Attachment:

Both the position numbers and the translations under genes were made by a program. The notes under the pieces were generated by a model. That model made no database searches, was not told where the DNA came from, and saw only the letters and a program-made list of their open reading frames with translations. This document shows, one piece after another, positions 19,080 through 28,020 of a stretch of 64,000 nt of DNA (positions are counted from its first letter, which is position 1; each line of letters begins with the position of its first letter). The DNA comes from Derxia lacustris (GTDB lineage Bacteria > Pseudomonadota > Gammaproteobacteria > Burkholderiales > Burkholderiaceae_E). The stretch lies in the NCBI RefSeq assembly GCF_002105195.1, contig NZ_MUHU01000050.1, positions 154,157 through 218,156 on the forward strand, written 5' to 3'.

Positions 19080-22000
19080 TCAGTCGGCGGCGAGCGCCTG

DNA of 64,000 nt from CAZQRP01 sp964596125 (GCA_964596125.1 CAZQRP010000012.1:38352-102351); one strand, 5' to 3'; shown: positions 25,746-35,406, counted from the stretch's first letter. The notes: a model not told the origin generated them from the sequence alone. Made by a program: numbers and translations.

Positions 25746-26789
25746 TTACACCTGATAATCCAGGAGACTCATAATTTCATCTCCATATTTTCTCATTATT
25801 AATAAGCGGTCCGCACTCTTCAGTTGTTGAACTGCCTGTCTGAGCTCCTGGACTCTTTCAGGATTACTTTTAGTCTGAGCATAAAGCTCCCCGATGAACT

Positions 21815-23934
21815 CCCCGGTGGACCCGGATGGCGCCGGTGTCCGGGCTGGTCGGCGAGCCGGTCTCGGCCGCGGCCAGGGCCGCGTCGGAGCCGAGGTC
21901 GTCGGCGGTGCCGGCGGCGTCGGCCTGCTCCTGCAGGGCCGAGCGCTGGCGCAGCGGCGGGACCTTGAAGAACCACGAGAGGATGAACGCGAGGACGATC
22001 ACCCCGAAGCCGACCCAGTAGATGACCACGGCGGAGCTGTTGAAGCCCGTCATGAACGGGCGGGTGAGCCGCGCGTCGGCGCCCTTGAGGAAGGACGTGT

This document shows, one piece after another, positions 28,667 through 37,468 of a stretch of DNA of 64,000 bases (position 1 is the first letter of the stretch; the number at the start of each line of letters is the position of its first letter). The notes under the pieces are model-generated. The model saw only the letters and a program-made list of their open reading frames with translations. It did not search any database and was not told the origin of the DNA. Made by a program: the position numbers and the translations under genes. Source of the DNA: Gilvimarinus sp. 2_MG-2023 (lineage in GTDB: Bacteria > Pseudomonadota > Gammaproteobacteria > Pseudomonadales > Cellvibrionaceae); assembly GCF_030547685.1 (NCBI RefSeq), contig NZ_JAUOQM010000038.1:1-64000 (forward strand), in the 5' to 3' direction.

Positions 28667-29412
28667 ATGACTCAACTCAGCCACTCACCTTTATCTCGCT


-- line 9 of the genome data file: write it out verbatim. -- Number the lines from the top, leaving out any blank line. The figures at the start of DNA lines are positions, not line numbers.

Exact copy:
21815 CCCCGGTGGACCCGGATGGCGCCGGTGTCCGGGCTGGTCGGCGAGCCGGTCTCGGCCGCGGCCAGGGCCGCGTCGGAGCCGAGGTC